Utter failure in the National Football League is rewarded with top draft choices and weak schedules that can be Viagra to a limp franchise.
"I know as a fan, I hope they don't win another game," Lynn Dickey, former Green Bay Packer-great and current WHB 810 football analyst, said on the air recently. On his program and in comments to the Pitch, Dickey reluctantly makes the case for continued misery. "We're not going anywhere, and I'd like to get a good draft choice. I'll never root against them, but if they happen to [continue losing], I won't feel bad."
The San Diego Chargers finished 1-15 last season. In April, the franchise resurrected itself by drafting running back LaDaimian Tomlinson and quarterback-of-the-future Drew Brees.
"Derrick Thomas was the last really impact player the Chiefs have drafted other than Tony Gonzalez," Dickey said. "He was the fourth pick in the first round. That's where you get your big-time playmakers to come in and change the way other teams have to game-plan for you. We don't have anybody like that on the Chiefs. The only way you get them sometimes is to take a huge step backward to take a few steps forward."
Jack Harry, who hosts the Chiefs' postgame show on 810, voiced what many Chiefs fans were thinking after the Chiefs knocked off Seattle for their first home win of the season in late November. "The only thing that kind of scares you now is that if the Chiefs go out and get on a roll, they're going to screw their draft choice up," Harry told his audience.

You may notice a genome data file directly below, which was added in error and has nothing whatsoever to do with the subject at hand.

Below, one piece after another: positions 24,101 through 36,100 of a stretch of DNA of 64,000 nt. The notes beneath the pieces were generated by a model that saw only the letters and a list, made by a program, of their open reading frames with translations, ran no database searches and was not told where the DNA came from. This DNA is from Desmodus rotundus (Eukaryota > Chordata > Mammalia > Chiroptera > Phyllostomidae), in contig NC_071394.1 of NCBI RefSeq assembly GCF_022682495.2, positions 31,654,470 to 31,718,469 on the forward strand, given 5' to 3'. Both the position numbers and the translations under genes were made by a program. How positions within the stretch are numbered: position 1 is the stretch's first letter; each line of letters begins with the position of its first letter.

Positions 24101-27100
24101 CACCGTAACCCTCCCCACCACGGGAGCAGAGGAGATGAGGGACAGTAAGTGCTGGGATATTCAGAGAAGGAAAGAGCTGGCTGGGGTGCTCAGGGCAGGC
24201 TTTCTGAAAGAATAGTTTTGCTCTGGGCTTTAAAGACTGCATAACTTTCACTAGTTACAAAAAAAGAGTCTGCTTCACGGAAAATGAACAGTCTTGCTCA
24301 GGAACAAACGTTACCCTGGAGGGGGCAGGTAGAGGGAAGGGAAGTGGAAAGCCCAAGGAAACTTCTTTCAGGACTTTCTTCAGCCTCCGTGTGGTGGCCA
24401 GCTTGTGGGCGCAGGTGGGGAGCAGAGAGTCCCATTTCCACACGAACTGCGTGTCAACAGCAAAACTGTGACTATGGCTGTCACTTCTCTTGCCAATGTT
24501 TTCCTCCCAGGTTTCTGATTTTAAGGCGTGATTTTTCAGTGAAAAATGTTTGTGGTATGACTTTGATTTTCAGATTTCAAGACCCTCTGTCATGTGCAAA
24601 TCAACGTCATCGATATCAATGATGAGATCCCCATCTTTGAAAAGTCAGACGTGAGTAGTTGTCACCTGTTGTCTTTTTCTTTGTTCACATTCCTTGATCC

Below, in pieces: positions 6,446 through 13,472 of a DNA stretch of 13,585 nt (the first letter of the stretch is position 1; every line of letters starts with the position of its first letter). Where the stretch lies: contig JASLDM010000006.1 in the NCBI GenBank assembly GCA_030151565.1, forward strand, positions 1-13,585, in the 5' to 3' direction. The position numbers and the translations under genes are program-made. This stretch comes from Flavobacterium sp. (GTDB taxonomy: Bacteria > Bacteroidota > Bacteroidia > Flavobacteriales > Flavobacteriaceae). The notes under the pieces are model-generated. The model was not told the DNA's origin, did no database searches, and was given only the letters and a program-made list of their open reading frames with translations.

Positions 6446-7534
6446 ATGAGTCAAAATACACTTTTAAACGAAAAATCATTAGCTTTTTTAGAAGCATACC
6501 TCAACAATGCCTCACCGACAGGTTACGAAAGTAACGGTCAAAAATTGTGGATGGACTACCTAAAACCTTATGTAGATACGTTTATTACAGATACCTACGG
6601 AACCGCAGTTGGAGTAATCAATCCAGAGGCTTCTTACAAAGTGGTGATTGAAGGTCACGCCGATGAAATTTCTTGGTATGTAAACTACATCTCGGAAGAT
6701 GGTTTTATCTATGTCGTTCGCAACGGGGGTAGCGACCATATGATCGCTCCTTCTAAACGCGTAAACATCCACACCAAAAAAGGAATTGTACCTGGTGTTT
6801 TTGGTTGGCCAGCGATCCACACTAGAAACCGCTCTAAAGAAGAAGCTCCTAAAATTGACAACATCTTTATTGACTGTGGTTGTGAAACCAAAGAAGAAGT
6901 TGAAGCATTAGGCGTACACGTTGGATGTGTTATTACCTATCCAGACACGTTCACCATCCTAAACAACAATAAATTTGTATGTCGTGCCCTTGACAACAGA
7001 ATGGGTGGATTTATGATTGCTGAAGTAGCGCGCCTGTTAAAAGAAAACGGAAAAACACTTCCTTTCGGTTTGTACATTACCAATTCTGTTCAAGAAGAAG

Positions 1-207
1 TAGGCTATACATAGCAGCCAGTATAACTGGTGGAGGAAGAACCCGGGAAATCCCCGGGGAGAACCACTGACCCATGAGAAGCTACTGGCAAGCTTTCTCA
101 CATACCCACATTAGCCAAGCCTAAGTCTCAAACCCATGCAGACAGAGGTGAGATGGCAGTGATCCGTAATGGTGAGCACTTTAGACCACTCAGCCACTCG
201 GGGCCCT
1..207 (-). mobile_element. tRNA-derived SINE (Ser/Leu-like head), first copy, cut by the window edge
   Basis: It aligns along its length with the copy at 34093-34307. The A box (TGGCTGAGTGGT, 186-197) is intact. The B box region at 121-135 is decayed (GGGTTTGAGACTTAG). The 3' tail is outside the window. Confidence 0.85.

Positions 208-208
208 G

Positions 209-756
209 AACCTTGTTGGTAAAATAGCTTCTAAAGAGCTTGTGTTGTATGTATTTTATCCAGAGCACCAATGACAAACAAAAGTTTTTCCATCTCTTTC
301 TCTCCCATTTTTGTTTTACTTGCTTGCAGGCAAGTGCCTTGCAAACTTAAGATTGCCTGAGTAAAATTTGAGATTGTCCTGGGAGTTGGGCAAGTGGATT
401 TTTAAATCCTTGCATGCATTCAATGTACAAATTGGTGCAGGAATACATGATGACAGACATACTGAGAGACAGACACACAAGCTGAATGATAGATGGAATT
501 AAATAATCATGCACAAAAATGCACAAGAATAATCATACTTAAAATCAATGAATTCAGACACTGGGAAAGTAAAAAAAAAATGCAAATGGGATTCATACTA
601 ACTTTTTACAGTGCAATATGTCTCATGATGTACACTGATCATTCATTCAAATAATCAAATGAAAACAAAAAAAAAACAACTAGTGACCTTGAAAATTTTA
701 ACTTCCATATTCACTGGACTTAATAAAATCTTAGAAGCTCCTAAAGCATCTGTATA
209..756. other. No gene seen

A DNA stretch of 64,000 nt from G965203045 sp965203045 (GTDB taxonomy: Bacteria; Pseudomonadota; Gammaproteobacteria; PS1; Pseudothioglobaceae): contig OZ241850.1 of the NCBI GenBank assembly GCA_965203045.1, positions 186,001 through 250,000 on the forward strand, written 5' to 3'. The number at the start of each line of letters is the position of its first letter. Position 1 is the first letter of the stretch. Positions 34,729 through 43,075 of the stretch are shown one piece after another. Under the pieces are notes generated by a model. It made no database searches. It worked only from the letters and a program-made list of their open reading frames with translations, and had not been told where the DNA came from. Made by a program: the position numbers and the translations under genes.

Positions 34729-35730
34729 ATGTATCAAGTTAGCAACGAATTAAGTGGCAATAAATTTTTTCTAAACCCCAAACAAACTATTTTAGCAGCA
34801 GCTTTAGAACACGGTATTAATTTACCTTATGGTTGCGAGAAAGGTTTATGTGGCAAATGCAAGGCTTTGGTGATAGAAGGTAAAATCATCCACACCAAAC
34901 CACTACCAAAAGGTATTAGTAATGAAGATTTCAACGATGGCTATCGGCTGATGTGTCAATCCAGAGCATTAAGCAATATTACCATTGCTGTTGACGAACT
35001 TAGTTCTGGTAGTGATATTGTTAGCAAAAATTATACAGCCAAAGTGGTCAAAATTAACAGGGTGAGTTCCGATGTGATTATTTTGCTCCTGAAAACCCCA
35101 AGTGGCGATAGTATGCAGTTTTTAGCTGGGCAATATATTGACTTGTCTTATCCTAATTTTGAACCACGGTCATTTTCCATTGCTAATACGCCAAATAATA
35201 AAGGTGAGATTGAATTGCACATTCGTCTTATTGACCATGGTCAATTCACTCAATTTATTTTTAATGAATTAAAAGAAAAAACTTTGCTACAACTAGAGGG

What can the Chiefs get with a top-five pick in the first round and a second draft choice somewhere around the 35th overall pick? Quarterbacks David Carr of Fresno State and Joey Harrington of Oregon have every NFL team drooling. One thing the Chiefs have never done is draft and develop a successful starting quarterback.
One significant reason Dick Vermeil's Rams won the 2000 Super Bowl was the dazzling array of sprinters he had at wide receiver in St. Louis. Receivers Andre Davis of Virginia Tech, Javon Walker of Florida State and Kelly Campbell of Georgia Tech will go quickly in the next draft.
It's hard to think of a position on the Chiefs' lineup that couldn't be improved by the draft. Most observers expect the Chiefs to go after a defensive lineman in the first round: John Henderson, the immense tackle from Tennessee, or Wendell Bryant, the Wisconsin defensive tackle. The Chiefs need a center to replace the retired Tim Grunhard. Andre Gurode, Colorado's 320-pound All-Big 12 center, looks like he could fill that spot for the next decade.
Peterson might opt to spend his top-five pick on North Carolina defensive end Julius Peppers, who reminds many of Derrick Thomas. There are sexy picks everywhere for the Chiefs to consider if they can tank the rest of the season. But can any real fan spend the month of December rooting for the Chiefs' opponents? Tim Grunhard doesn't think so. "You can't play to lose just to improve your draft position, and no Chiefs fan out there should be rooting for that to happen," Grunhard said on 810 recently.
Being a typical American male who favors immediate gratification over almost every other form of pleasure, I have to agree with Grunhard. But if this season ends up a stinker, it's nice to know there is a red-and-gold lining around that cloud of misery hovering over Arrowhead.